As the cannabis industry spreads in Virginia, Piedmont producers ponder the future.
By Jennifer Waldera, photos courtesy of Joe and Leigh Ann Kuhn
In 2019, Joe Kuhn transitioned out of his role as a long-time land steward and environmental scientist, taking time to reflect and pinpoint his new direction. With a diverse background including various aspects of environmental science work, antique Volkswagen and vehicle restoration, live music and event work, outdoor adventuring, farming, and radio DJ-ing, there were a number of options available for Kuhn’s next move. At the suggestion of, and in collaboration with, a close friend and neighbor, Kuhn made the move to found Albemarle Cannabis Company with his wife, Leigh Ann.
While ACC was begun with an initial vision of growing, consulting, and assisting farmers with hemp cultivation, ACC soon went through an organic growth period that Kuhn says gave birth to a retail brand of locally grown, sourced, and partnered hemp-based products.
“As this growth continued, we quickly realized that the nature of the business was rapidly developing in the retail hemp and CBD industry. We then revisited how we wanted to continue to serve both needs—those of retail with ACC, as well as the agriculturally rooted origins of Virginia Cannabis Services. That essentially led to the formation of VCS,” the couple says.
Formed in July 2020, Virginia Cannabis Services was started originally because the Kuhns saw a shortage in support for farmers, including themselves.
“Farmers of all skill levels had a desire to get involved in the hemp industry. There was, and still is, a need to have the space and know-how for navigating crops from seed to shelf,” Joe says.
Initially, VCS wanted to help in harvesting hemp with individuals who did not possess the infrastructure to house and dry their plant material, starting small and trying to handle only up to about 5,000 plants at a time.
“After we handled our first harvests, we discovered people really craved additional assistance that had to do more with planning, finding plant materials, and assistance in growing a crop that hasn’t been present in the agricultural world in decades,” according to the Kuhns. “Essentially, we expanded our services so we could provide additional support.”
Since then, VCS has begun providing viable feminized hemp seeds and seedlings to clients and creating comprehensive planning for planting. They also provide consultation during the growing period, as well as assistance with harvesting and drying all across the Commonwealth.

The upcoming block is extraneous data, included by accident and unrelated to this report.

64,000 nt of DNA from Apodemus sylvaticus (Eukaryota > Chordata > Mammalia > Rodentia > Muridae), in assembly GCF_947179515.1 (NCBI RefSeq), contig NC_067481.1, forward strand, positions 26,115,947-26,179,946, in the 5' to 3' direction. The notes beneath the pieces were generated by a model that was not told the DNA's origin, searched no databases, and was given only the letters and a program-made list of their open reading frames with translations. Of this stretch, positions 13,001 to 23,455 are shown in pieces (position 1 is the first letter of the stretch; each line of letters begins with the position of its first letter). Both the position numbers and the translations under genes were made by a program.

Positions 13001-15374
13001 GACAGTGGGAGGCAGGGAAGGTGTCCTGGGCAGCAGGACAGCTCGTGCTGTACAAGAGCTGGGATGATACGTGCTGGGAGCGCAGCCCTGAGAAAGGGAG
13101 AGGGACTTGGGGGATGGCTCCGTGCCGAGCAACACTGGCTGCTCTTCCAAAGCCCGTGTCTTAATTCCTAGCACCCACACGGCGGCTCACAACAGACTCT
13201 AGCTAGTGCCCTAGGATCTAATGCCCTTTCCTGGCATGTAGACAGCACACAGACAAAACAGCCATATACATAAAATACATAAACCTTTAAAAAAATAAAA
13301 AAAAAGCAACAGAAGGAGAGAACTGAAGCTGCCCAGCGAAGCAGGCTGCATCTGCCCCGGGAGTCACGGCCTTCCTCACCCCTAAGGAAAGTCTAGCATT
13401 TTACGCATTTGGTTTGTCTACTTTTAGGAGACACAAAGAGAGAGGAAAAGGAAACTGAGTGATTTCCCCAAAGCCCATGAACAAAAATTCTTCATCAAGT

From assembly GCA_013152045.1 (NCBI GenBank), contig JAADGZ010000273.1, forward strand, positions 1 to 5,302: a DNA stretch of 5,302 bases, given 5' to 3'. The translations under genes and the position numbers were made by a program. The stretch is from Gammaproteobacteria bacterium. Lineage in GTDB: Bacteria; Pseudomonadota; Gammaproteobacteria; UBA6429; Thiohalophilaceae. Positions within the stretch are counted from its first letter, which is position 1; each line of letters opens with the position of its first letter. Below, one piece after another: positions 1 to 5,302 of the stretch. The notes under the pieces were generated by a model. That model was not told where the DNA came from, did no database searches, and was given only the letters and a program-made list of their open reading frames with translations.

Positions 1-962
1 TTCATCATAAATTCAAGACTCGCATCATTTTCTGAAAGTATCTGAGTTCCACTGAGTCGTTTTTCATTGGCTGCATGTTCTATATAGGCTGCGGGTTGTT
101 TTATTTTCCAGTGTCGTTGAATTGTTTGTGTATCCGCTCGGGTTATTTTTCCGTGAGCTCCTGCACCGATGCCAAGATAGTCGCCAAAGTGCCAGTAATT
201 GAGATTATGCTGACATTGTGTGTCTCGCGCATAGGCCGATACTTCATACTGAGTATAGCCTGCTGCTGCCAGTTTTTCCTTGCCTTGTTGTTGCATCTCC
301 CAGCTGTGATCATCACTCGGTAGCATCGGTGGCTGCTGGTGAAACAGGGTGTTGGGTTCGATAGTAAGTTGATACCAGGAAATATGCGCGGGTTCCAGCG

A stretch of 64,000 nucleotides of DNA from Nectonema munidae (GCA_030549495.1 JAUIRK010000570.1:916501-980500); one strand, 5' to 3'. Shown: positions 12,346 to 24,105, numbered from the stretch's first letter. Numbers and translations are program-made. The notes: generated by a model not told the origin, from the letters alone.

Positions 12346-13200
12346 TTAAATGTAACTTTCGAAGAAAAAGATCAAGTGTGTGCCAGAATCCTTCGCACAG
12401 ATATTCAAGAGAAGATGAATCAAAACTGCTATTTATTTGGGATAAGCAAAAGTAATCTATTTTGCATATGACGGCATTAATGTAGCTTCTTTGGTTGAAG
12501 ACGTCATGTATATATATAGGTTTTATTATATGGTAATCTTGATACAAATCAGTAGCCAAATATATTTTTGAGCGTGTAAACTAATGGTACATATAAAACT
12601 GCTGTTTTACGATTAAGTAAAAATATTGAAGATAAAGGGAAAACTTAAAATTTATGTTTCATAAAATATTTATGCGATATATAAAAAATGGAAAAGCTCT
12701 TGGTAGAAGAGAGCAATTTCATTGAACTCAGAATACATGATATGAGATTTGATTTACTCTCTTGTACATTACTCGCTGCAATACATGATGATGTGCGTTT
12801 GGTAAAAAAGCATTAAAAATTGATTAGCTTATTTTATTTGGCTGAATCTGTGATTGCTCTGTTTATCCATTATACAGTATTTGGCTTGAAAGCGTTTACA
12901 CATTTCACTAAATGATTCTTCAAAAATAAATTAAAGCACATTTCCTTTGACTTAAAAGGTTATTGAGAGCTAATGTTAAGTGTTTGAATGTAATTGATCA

“Our mission is to provide knowledge from our staff, along with comprehensive services, with the skill sets of talented farmers in the Commonwealth, to produce the highest quality hemp cannabis possible. We strive to integrate the knowledge of current hemp and cannabis ‘plant science’ in our business approach, in order to help people understand the amazing capabilities of cannabis in our society,” the Kuhns explain.
As both businesses have grown and flourished, they have added a number of products and services. ACC sells locally made, locally sourced, and locally partnered hemp and CBD products via e-commerce, in-person market and pop-up events, festival events, and through local wholesale partnerships. ACC also aims to provide comprehensive cannabis information to all in need.
Meanwhile, VCS conducts site assessments and planting plans for people of all skill levels including soil testing, soil amendments, tilling, mounding, and laying of plasticulture (if warranted), to provide a good basis for the hemp to grow. They also design and install simple irrigation systems and provide seeds and seedlings for farmers across Virginia. VCS currently can produce about 10,000-to-15,000 seeds and seedlings for various clients. Providing farmers with hemp seeds, seedlings, and or clones to be planted in their fields across Virginia, VCS also provides labor as needed for plant installation and harvest.